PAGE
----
- Think before you buy. Whether it’s food, clothes, housewares, whatever. Take a second to ask yourself if you’ll actually eat/use it, and how long you think it’ll last. Ask around, peruse reviews, you do you. I always rolled my eyes when I’d hear my mom say “eh, it’s not better than what I have at home” but now I always ask myself this when I’m deciding whether or not to buy something. Is it better than what I already have, or I’ll ask myself how I plan to use said item. This has helped me buy less, which keeps my apartment less cluttered, my bank account ready for purchases that I really want to make, and me actually using the things I have.
- Get a reusable water bottle & drink tap water. Water is safe to drink in most cities in the US at least. Flavor can be another story, but even there there are a couple filter options. I think having a reusable water bottle on hand is one of the easiest things we can do. Keep an old plastic water bottle, buy a sustainable one, whatever you can do, try it out. Take it to work, school, in the car, to restaurants, to move, travel, wherever you may need it. Unless it’s a nice sit down restaurant, where there are glass glasses on the table, you can save the plastic by just filling up, or asking to fill up your water bottle. Plus you can keep drinking great tasting water from restaurants even after you leave.
- Make clean out the fridge meals each week. These types of meals have ended up being my favorites. It forces me to get creative with flavorings, and allows me to stretch my food a bit longer saving me money, time, and groceries. Save those leftover veggies, grains, & proteins and throw them together to make a delicious lunch or dinner. For example, I had leftover asparagus, leeks, pasta, pork, and my favorite sharp cheddar cheese. Each was from a different meal the week before. But I combined it all into a really tasty & super easy pasta dish. Even though I originally made the pork, marinated in a citrus glaze, it tasted really great with the fresh spring veggies I had in the fridge. Try it, it’s fun! I recorded a video on this recently, check it out here.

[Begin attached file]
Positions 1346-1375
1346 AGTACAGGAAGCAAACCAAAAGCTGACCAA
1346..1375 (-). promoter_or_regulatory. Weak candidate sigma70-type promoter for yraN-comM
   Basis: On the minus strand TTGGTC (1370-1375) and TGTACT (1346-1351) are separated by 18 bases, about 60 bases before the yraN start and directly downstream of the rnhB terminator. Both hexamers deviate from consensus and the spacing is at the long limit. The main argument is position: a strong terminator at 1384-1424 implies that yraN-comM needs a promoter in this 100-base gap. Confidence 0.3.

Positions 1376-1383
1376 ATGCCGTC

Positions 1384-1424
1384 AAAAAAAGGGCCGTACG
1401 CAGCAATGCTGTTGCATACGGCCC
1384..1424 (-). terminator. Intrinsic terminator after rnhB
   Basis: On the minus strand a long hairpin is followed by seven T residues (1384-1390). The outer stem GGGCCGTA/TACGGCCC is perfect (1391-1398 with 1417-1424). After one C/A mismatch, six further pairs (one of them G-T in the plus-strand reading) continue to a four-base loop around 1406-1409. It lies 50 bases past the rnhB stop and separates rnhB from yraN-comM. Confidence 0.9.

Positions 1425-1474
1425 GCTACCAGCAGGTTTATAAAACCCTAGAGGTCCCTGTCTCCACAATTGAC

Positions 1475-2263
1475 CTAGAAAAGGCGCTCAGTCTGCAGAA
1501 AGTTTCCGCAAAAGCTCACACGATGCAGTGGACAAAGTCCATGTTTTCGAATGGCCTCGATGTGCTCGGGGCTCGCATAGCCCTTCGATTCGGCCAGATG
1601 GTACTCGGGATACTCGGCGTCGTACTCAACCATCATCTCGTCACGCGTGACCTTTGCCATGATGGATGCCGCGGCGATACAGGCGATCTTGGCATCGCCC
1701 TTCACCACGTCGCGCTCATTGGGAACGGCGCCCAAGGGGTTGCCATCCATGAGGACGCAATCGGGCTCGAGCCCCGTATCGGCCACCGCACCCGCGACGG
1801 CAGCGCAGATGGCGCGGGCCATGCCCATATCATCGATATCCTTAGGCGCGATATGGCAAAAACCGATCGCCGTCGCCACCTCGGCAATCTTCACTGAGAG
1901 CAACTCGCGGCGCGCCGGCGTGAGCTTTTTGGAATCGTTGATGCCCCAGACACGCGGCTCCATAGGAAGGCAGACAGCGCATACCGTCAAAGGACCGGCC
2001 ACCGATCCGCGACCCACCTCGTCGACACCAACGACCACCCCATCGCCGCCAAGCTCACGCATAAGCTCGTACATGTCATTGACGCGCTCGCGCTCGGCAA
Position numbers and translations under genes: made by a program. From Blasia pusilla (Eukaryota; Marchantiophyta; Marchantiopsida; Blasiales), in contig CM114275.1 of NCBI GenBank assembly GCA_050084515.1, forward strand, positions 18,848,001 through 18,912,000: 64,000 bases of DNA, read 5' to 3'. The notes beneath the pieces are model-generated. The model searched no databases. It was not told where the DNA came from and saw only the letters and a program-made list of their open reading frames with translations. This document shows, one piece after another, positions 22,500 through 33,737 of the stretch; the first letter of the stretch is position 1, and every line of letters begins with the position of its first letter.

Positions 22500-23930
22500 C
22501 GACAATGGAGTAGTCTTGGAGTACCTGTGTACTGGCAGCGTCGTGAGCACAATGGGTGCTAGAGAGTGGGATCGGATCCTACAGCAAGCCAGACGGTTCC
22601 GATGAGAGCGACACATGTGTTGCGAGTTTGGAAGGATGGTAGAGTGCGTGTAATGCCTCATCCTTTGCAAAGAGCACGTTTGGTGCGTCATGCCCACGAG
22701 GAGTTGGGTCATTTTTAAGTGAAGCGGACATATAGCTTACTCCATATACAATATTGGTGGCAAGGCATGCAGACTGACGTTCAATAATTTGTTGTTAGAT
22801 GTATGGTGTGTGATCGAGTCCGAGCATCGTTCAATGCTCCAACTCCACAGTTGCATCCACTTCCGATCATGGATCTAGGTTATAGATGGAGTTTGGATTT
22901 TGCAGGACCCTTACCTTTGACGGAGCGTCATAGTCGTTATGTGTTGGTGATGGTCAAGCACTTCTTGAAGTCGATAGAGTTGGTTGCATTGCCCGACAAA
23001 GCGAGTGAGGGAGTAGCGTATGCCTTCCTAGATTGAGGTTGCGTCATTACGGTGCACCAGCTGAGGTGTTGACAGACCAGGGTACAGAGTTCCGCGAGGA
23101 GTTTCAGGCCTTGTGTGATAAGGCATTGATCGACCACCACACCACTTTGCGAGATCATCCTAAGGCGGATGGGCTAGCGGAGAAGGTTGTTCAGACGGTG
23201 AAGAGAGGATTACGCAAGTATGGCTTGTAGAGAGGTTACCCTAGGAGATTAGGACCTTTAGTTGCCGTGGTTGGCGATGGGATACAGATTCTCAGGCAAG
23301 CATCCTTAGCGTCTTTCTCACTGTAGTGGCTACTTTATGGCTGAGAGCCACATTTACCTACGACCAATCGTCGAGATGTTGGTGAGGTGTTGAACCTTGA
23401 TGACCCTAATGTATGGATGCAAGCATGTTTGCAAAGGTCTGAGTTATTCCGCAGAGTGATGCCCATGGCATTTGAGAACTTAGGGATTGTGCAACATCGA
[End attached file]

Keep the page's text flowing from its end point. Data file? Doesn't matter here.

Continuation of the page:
BONUS TIP: shop in the bulk sections. 1, spices in the bulk section are so much less expensive. I can refill a bottle of cinnamon or herbs for less than a dollar usually, when it costs at least $4 to buy a whole new bottle. Bonus points for bringing your own baggie or spice jar to get refilled. Also, you can try certain foods that you’re not sure about. ie: you want to try farro because you’re intrigued by my white bean & farro bowl (don’t blame you, it’s delish), but you don’t know if you like farro or not. Buy just a bit in the bulk section so you can see if you like it without as much of a commitment.
These tips are meant to be ideas, I never want to make anyone feel guilty about what they’re buying or throwing away, but take these ideas as ways to get creative and see what you can do to help protect Mother Earth. And also, understand that you won’t always be able to follow these & other tips 100% of the time, even if you really want to. Situations come up, life gets in the way, you forget. It all happens, and it’s ok.
- what are your fave easy ways to reduce waste?
- are any of these tips doable for you?